Active Member
Coleen, I do hope you get some answers that help you. Social stories are good for a number of problems - basically, ANY kid who needs helps in adapting to social situations. I had begun to write my own bits for difficult child 3 which I later found out were social stories. Sometimes you work things out for yourself. That's why I tell people to trust their parental instincts and to have faith in yourself.

As for the brilliant diagnostic skills if psychologists and 'expert' school staff - difficult child 3's school counsellor was exclaiming in delight as to how well he was doing (based on her standing on the veranda and watching the kids in the playground, from a distance) and how well he blended in like all the other kids in the compulsory school uniform. "He's just like the other kids, he's fitting in so well! And his language skills are now in the normal range - this all means that he's no longer autistic!" she exclaimed brightly.

I gently pointed out that having a HISTORY of language delay mean that he would always qualify for a diagnosis of autism - learning to talk meant squat,except that he was adapting well and was in the "high-functioning" category.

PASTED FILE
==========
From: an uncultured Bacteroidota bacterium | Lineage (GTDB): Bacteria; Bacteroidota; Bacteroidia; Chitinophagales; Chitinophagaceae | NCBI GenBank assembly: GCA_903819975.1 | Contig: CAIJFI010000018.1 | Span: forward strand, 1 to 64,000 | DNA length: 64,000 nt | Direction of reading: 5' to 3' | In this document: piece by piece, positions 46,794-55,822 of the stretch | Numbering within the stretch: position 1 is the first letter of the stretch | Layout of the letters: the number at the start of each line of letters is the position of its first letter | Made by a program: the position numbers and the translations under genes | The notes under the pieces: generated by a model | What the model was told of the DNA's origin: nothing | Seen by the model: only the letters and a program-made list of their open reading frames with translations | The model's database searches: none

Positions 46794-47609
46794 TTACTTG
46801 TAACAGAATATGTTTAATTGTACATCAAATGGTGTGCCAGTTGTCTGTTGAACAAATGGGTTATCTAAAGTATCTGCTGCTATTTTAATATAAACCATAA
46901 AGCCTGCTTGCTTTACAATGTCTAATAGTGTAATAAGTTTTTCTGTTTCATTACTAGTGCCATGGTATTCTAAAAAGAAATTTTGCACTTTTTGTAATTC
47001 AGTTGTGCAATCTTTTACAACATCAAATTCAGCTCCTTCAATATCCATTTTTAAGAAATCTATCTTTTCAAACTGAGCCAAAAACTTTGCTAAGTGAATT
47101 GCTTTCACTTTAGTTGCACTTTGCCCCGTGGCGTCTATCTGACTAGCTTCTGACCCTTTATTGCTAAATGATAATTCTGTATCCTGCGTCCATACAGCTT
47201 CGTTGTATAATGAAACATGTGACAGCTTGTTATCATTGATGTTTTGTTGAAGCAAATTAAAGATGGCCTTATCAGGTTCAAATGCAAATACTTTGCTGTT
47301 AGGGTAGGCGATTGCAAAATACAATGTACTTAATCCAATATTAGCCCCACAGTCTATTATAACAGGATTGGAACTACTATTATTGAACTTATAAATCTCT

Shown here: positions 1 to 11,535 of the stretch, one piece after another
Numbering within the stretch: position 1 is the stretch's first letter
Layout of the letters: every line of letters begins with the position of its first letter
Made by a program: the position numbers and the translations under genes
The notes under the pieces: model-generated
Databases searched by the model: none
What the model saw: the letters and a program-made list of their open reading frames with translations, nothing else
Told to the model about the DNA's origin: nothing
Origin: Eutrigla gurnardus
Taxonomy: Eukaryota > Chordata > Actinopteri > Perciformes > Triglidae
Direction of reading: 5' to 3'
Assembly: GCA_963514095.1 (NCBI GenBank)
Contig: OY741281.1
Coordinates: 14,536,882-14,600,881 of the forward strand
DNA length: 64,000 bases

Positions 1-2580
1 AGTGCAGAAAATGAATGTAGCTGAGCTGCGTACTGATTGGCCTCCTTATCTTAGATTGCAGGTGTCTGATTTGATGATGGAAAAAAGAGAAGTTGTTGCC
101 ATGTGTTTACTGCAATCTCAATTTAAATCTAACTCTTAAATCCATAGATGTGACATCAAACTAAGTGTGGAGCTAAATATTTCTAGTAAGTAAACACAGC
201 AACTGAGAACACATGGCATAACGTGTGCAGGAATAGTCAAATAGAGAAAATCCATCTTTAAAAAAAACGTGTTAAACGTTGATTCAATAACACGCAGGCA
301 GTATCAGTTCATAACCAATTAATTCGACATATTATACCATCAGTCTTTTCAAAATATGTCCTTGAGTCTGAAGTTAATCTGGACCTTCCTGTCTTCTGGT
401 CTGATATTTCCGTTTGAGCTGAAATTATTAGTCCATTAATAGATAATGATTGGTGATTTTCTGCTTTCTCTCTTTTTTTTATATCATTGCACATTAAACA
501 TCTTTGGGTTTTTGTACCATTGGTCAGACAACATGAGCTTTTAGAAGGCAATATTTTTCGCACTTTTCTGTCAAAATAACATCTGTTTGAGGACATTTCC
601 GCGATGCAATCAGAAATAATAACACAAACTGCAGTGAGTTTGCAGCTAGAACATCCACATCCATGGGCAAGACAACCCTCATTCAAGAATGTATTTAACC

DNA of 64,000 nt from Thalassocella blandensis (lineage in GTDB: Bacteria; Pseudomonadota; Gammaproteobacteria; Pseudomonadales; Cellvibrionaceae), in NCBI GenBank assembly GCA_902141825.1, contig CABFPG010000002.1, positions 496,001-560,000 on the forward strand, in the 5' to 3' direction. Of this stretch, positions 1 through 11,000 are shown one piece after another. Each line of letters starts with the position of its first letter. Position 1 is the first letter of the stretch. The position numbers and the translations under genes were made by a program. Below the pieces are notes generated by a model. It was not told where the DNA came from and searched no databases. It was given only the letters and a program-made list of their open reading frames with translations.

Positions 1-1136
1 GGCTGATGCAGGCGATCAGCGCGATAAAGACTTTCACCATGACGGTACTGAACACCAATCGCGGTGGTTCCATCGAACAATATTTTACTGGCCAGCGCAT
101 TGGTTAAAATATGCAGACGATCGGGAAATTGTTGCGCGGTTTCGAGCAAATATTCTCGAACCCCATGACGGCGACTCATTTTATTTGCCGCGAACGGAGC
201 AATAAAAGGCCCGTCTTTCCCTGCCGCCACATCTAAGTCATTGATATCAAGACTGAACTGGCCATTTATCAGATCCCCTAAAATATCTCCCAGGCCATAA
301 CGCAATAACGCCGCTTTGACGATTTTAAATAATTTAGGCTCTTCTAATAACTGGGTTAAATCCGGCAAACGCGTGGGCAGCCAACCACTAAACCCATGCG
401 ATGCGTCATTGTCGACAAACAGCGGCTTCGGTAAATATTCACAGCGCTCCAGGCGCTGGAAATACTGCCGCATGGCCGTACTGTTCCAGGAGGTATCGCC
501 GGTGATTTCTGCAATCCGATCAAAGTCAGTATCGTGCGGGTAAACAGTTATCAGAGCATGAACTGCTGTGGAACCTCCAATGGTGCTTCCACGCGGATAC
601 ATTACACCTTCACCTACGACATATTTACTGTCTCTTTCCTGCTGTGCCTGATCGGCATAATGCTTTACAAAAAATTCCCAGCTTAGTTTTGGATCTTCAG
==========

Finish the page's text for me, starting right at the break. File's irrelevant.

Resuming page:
Idiot woman. And on the basis of remarks like that from an alleged expert in her position, kids can lose all funding support. Of course, difficult child 3 was NOT doing as well as she claimed - it was just that he's adapted, behaviour-wise, to mimic the other kids sufficiently so from a distance he was hard to pick out. From a distance you can't hear echolalia, obsessive pressured speech, other kids telling difficult child 3 to 'stay away, you freak', and so on.

Coleen, welcome to the wonderful world of sceptical Warrior Mum mode. You take the good stuff and use it with gratitude. You listen to all suggestions and follow up on the ones that seem to fit the best. If something you try works brilliantly, you keep it. If it doesn't work, you discard it. And you learn to do this with confidence and positivity, never letting yourself be put down or devalued. You are now your child's best advocate and most knowledgeable expert.

Hold that thought. Good luck.